good news from readers

Mt. Lebanon’s Public Information Office (PIO) has conducted surveys periodically over the years, to provide insight into how well our office is serving residents’ communication needs. Our last survey was more than two years ago.

A recent survey conducted online in March and April 2013 is a testimony to how quickly communications—and in particular Mt. Lebanon communications—have changed.  For many years, we offered a print magazine 10 times a year. That magazine remains our “flagship,” but today we also have a  municipal website,; an online magazine,, a Facebook page,, a Twitter feed,; LeboALERTS, and an mtl-TV/YouTube video channel

Mag-coverWe are no longer mtl magazine, but mtl media—a significant change in that the various PIO media share the same goals but use different means of communicating the messages, thus reinforcing the other media and also delivering information to residents in the ways they choose to receive it.

Our survey, which 234 people completed, is not statistically valid, as the people who took it self-selected—they could be people who really like or really don’t like our communications, as opposed to a random sample. Still, their responses give us a sense of how the community feels about the information we make available and how people have responded as our communication tools have changed.

Perhaps the best news for us is that despite our new media, a huge number of respondents—66 percent—said they preferred to read the magazine in hard copy and 19 percent said they would prefer to read the magazine both in print and on a device, the second most popular choice. The support of 85 percent of respondents for the print edition is significant because magazines in general—including national brands published by houses like Conde Nast and Hearst—continue to survive as the result of strong print advertising bases, getting only 2-3 percent of their revenue from online advertising. Presenters at the recent national MediaNext magazine conference in New York indicated that publishers expect online revenue to grow slowly, perhaps only to 10 percent of total revenue over the next three or four years.

Readers currently can view mtl on their Smartphones or iPads. In 2014, we hope to roll out an app for a tablet version that will make reading the magazine online more user-friendly.

Other good news? At least two people read the magazine in the majority of households and 83 percent of respondents said they read the magazine “always” or “regularly,” with fewer than 4 percent indicating they never read the magazine. Nearly half the respondents spend up to one hour reading the magazine, with 31 percent spending less than half an hour and 22 percent spending more than one hour. Time spent reading the magazine is down slightly from our last survey; however, the magazine is smaller than it once was (due to a combination of factors, including that fact that time-sensitive or additional information can now go online), so it obviously should not take as long to read.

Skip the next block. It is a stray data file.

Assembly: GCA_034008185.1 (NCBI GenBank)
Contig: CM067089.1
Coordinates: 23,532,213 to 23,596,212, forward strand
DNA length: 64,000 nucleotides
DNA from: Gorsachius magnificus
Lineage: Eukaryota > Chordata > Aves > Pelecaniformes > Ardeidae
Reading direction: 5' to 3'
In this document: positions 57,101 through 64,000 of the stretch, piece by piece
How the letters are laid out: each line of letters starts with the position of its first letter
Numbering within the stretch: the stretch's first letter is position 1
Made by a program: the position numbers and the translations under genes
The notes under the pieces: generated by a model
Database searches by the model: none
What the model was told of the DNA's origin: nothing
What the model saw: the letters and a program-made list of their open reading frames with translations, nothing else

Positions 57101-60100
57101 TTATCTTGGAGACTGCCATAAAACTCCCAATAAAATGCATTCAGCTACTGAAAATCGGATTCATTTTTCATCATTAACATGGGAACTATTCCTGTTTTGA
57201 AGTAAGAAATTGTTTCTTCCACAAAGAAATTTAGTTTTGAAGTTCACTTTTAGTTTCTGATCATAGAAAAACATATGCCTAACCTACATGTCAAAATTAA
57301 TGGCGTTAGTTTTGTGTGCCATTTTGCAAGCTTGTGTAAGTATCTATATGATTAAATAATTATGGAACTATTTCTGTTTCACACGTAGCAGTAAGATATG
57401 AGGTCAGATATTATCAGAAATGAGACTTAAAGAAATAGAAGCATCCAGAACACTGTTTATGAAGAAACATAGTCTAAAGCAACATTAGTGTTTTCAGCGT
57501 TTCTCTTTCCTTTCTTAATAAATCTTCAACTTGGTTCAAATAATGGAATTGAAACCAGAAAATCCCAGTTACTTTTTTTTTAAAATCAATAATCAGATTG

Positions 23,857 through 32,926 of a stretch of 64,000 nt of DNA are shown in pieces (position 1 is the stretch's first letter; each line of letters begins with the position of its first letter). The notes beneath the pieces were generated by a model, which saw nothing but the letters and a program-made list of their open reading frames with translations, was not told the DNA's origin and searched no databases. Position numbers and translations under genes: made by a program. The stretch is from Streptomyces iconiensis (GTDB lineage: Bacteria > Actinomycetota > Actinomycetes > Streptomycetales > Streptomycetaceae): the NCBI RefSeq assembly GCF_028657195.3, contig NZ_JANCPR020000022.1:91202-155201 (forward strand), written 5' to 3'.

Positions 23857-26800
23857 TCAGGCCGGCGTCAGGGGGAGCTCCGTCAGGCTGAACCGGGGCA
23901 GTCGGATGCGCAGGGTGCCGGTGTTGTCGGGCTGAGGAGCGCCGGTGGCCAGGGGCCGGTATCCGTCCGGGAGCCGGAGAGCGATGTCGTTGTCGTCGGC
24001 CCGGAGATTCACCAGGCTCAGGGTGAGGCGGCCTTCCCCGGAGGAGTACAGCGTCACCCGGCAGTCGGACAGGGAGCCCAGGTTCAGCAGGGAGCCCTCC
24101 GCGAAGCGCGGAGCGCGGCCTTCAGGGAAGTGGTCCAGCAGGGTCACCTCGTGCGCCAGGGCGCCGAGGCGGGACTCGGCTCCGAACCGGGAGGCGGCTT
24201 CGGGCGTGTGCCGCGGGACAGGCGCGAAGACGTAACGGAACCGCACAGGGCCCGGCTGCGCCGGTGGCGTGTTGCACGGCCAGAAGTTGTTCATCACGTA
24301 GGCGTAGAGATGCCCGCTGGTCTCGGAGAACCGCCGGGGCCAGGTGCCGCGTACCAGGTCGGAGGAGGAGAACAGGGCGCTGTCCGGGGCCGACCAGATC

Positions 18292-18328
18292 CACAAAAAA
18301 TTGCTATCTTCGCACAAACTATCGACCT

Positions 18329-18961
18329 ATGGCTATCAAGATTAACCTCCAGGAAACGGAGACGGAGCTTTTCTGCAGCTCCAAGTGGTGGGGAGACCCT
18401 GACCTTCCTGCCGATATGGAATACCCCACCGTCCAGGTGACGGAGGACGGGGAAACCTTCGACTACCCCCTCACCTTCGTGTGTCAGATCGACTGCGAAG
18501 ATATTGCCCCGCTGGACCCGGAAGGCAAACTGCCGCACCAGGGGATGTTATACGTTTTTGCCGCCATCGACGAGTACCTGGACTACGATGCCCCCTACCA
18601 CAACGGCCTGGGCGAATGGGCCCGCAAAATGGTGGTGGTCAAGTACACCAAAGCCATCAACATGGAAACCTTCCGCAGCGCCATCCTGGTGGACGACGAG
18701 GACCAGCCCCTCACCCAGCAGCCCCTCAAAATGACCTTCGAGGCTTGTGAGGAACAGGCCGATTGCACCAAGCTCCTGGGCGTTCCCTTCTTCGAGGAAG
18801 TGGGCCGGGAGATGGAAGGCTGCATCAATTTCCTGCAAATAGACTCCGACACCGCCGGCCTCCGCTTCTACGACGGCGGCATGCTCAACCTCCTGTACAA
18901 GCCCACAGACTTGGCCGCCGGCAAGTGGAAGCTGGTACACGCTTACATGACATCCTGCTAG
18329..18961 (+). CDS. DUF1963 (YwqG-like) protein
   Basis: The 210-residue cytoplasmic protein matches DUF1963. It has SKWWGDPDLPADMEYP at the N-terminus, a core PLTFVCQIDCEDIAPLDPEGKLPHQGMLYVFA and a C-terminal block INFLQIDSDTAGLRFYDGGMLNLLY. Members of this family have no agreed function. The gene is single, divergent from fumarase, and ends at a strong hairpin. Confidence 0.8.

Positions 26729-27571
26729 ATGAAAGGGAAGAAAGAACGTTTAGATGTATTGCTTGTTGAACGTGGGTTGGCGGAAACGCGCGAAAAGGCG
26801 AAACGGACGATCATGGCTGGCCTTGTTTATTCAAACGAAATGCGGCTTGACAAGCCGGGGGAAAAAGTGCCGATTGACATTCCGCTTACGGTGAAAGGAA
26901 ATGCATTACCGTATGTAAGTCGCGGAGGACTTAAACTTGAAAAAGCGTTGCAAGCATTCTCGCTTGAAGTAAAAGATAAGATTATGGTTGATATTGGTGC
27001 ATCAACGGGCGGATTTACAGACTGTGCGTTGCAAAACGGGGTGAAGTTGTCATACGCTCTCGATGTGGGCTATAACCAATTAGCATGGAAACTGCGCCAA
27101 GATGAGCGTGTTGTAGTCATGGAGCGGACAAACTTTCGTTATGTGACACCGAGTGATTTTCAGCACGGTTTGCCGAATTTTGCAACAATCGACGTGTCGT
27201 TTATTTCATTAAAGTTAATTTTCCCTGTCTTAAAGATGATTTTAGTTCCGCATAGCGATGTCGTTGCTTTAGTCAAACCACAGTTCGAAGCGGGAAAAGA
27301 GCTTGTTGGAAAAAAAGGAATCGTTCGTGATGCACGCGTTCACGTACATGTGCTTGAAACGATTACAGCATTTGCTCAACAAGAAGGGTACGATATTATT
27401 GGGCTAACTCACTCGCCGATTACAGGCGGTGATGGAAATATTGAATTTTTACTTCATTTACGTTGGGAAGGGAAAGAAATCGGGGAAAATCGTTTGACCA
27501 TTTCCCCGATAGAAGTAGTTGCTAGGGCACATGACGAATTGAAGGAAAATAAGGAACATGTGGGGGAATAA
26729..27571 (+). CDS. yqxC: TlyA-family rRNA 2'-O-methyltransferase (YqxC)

Interestingly, 35 percent of readers keep the print magazine around for several months; 35 percent keep it for a week or less, and 30 percent keep it until the next issues arrives. In past surveys, more people said they kept the magazine for up to three months for reference; however, today many readers know they can review current and archived back issues at

Survey results indicate that the print magazine is achieving our goal of sending people to other municipal media for information, reinforcing important information wherever they land. In addition to reading the print edition, 80 percent of respondents said they had visited the municipal website, 58 percent signed up for LeboALERT, 37 percent visited mtl online and 35 percent visited mtl’s Facebook page. Twitter was our least popular communications option, with only seven percent saying they used it. And only 11 percent had watched mtl-TV/YouTube videos, a number we’d like to see grow. Still, considering that about 82 percent of respondents were between 40 and 60-plus and only 2.6 percent were in their 20s—reflective of the Pittsburgh area’s older demographics—this result is not surprising. We definitely will be working to draw more people to our complementary digital media in the coming year.

Information gleaned about the sort of content people prefer helps us gauge coverage.  On a scale of 1 to 5 with 1 being the best, none of our content earned less than a 3 (which went to health and fitness—are we all couch potatoes?). The things people like to read about best, in order of priority, are: community events, history, public safety, residents’ accomplishments, house and garden, cooking and dining, people profiles, education, arts and entertainment, environment and humor.  Only slightly less popular were local government issues and commercial districts, a bit surprising in that these traditionally have been among people’s top picks.